SWEET: Landscape group warns Obama Center ‘adverse effects’ in Jackson Park

SHARE SWEET: Landscape group warns Obama Center ‘adverse effects’ in Jackson Park

Jackson Park, looking north, 2017. Museum of Science and Industry upper right, 2017. Courtesy The Cultural Landscape Foundation © Steven Vance

WASHINGTON — The federal government has invited comments on “adverse effects” the Obama Presidential Center may have on Jackson Park and a leading landscape advocacy group has three big ones: the planned iconic high-rise tower; the proposed closing of Cornell Drive and not taking into account the historic Frederick Law Olmsted designs for the related Midway Plaisance and Washington Park.

The closing of Cornell has sparked an enormous community outcry.

Obama Center architects Tod Williams and Billie Tsien, the Obama Foundation and City Hall are pushing strongly to get rid of the roadway.

But closing a road winding through Jackson Park imposes their vision — not that of Olmsted, the famed landscape architect.

Olmsted’s design “was intended to lead visitors on a choreographed journey through passages of landscape scenery. Neither the location nor the disposition of the roads were accidental,” wrote Charles Birnbaum, the president and CEO of the nonprofit Cultural Landscape Foundation in a submission for the federal review.


These three South Side parklands have a history stretching back to 1869, when the Illinois General Assembly carved out 1,055 acres for permanent open space. Olmsted and his partner, Calvert Vaux, already known for Central Park in New York, completed their designs for the Chicago parks in 1871. Jackson and Washington parks were connected via the Midway.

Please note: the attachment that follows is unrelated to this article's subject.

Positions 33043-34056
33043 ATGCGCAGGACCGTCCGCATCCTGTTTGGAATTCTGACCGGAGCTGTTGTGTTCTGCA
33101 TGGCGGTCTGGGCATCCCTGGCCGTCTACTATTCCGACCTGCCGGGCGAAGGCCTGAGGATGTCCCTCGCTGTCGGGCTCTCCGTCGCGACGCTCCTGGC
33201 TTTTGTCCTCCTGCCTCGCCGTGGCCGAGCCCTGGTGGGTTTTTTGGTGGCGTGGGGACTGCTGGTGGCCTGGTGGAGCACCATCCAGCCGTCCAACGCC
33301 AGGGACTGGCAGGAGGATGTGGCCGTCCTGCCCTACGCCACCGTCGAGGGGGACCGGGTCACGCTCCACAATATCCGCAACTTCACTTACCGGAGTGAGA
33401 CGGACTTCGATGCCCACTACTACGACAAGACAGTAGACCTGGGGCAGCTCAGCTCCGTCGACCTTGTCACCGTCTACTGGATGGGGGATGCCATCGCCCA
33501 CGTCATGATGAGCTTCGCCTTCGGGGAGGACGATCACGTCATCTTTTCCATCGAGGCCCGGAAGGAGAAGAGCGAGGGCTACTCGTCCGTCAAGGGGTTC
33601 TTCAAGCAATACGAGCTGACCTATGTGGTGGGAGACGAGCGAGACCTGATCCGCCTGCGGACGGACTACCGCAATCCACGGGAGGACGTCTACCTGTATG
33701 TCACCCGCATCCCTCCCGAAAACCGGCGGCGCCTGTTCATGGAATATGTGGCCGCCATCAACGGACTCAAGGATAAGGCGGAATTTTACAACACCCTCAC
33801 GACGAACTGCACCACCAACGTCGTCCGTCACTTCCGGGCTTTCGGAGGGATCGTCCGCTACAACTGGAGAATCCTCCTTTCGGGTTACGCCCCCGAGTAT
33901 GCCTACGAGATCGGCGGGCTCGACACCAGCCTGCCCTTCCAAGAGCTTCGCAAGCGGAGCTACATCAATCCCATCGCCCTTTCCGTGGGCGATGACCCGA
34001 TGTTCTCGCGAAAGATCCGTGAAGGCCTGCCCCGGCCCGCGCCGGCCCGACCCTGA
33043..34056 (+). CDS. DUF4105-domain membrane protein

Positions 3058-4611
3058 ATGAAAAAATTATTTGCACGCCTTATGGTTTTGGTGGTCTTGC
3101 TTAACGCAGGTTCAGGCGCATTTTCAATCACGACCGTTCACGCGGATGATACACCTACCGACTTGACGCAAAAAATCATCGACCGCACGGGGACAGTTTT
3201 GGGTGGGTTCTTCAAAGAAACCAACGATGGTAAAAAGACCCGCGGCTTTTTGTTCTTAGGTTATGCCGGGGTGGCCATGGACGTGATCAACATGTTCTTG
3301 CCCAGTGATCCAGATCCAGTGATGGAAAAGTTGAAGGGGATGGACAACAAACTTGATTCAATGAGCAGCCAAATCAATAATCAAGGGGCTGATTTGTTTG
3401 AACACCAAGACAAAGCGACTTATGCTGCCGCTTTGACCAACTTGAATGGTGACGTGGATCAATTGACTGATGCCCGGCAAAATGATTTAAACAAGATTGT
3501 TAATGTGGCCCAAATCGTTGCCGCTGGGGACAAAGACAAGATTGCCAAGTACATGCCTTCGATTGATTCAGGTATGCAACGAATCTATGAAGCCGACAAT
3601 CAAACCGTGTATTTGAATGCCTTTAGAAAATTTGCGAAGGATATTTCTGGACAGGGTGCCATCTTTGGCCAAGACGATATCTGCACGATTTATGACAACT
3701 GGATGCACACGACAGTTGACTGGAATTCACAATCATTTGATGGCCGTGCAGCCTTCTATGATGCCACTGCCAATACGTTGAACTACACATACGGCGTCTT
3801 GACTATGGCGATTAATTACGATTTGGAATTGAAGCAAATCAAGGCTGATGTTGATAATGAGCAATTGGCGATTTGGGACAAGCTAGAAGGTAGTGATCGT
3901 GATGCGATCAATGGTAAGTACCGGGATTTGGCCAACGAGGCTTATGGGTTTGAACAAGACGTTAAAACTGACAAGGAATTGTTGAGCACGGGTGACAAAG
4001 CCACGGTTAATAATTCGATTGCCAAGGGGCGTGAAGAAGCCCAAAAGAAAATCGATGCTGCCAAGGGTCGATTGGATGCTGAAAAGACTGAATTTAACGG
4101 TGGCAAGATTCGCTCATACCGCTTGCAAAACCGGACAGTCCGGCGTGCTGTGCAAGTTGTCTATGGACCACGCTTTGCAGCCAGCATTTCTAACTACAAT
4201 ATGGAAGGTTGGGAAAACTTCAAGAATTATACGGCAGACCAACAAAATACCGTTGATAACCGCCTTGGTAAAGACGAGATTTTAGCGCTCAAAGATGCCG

Just a small history sampling here: The World’s Columbian Exposition was staged in Jackson Park and the Midway in 1893, where Olmsted worked with the famed architect Daniel Burnham. Olmsted and his team designed the post-fair landscape restoring the parks, with the only major building to be — deliberately — what today is known as the Museum of Science and Industry.

Olmsted in all crafted three designs for the park with key principles of his designs still intact.

Jackson Park and the Midway were listed on the federal National Register of Historic Places in 1972. Washington Park was added to the register in 2004.

In his last year in office, then-President Barack Obama in 2016 announced Jackson Park as the site of his presidential center, which triggered federal reviews that are ongoing now.

In December, under the National Historic Preservation Act of 1966 and the National Environmental Policy Act, federal reviews kicked off to discover potential “adverse effects” from the projects. Comments about potential “adverse effects” must be submitted by Friday to City Hall’s Department of Planning and Development.


The Cultural Landscape Foundation, based in Washington, said the major adverse effects are the high-rise tower on the Center campus, the proposed road closing and the lack of looking at the changes holistically — how they impact the entire park systems.

The scope of the federal review needs to be expanded to include the entire Midway and Washington Park, the foundation said in its submission. Now just a patch of the Midway is included — where the Obama Foundation wants to build a garage.

“The need to fully recognize the unity of the South parks is now brought into greater relief by the current proposal to impose a parking garage at the eastern terminus and hinge point of the Midway Plaisance, effectively placing a further barrier to the connection that Olmsted and Vaux first envisioned,” Birnbaum said.

Williams and Tsien have made the signature centerpiece of the Obama campus a mostly windowless high-rise tower that will house the museum. It is nicknamed the “lantern.”

The barren monolithic walls, which make for a bleak streetscape, are necessary because “museums don’t want windows,” Tsien said at an Oct. 31 briefing.

“Moreover, the (presidential center) tower, as currently conceived, would adversely affect viewsheds from the full expanse of the Midway Plaisance, not just from the portion of it now included” in the review, Birnbaum said.

Said Birnbaum: “The imposition of a massive high-rise tower, hundreds of feet tall . . . is directly contrary to the overall concept of the park.”

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